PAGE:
@andrei_jay super interested in your video mixer project! Reading video decoder datasheets made me think about how feasible a DIY video mixer would be recently too, but yeah the whole syncing/processing signals in the digital realm is way over my head currently :stuck_out_tongue:
Just checked the jetson nano, looks like it can sync the two video inputs, that’s really nice.

@palomakop I’ve watched your latest work involving ferrofluids, it’s brilliant, the control you have over it makes it look like it’s a living thing, super cool to see some “behind the scene” picture.

@cyberboy666 awesome work!! As we previously discussed, including some kind of stroke to raster scan conversion could be nice for those who don’t have an analog scope.

@autr eager to see more, I really like visual coding environment, I’m not super “code literate” so this helps a lot! That’s also what I liked with FPGAs, as it is possible to program them only using logic building blocks, started learning really basic vhdl in the end as I didn’t manage to make what I want with the schematic part, but this sure helps to understand bit more how it works.

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I hope all of these posts get their own thread one day - so much good stuff :fire::fire::fire::fire:

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bumping this thread! also started working on something new this weekend.
here is a silly little demo i just recorded with it to promote the chat lol

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@cyberboy666 thank you for this absolute gift.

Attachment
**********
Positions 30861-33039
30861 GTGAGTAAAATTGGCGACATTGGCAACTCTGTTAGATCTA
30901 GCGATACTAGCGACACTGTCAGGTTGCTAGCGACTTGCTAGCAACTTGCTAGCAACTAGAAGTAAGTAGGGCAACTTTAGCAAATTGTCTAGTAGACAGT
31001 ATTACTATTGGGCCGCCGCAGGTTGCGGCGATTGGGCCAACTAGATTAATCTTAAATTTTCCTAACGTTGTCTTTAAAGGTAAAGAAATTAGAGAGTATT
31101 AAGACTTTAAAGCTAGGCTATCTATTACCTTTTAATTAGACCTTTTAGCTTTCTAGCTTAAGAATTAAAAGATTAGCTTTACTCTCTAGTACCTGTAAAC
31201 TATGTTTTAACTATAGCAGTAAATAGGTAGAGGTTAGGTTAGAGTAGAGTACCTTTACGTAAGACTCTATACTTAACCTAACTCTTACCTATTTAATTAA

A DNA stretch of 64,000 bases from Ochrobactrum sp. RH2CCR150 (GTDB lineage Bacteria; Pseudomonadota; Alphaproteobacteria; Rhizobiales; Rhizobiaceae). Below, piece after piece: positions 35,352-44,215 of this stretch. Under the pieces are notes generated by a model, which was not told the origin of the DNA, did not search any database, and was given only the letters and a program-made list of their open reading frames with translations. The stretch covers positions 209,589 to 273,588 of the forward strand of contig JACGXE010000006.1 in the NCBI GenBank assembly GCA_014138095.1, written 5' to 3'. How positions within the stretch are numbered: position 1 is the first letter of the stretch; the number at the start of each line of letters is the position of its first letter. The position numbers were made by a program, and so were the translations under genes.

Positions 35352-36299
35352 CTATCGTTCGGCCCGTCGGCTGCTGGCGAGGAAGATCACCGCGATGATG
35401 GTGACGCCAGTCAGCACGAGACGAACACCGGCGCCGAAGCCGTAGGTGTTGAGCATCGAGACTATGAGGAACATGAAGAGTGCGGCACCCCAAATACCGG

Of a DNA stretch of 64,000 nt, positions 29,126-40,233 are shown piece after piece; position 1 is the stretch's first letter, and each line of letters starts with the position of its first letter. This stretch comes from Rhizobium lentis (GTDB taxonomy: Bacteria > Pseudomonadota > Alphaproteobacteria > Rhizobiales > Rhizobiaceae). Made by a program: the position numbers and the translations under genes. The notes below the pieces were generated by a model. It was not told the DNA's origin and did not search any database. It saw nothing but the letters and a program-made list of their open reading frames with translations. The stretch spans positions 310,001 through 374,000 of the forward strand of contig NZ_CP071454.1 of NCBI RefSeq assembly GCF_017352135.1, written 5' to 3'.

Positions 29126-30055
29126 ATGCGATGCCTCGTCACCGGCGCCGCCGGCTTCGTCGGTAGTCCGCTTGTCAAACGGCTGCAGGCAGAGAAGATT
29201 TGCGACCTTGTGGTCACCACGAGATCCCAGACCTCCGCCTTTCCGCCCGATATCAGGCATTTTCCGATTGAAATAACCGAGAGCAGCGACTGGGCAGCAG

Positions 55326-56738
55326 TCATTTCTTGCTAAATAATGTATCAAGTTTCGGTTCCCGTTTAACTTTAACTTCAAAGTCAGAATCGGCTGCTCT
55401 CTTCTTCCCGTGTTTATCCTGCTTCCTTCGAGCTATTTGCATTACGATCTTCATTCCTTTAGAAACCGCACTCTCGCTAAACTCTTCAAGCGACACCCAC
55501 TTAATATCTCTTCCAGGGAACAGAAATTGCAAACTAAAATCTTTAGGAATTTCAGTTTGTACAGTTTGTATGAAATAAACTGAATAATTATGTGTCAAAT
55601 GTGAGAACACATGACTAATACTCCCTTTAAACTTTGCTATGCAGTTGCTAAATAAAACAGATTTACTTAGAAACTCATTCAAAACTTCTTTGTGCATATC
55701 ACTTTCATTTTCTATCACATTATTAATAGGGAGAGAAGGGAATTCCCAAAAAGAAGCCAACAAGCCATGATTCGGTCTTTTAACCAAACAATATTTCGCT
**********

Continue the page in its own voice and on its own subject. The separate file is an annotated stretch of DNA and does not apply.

side note: when i saw the thumbnail, i was like “chat scan … is that like a French cat scan?”

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live coding tidal and hydra in atom
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I’m in the (extremely) early stages of putting together some eurorack modules, including a combined sync-generator and ramps module. LZX recently announced a lot of new modules and it looks like they are going to put out a very similar module so I was a bit discouraged but I think I’ll still push ahead with it and see if the market can bear my take on the idea.

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text manipulator??

At the moment i work with contour finder and tracking algorithms. The original video material is from CalArts. First in the original video i search manually for sequences that follow the movement of the dancers over several seconds. These sequences are then analyzed by OpenCV and openFrameworks almost in real time and mixed with the original video.

These images are based on a video from CalArts
Dance 2019
Original video: cc by nc 3.0 https://vimeo.com/322918472

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Using the optical flow from a video to animate a mesh.

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Yes hehe it is/was a text generator and scrabbler.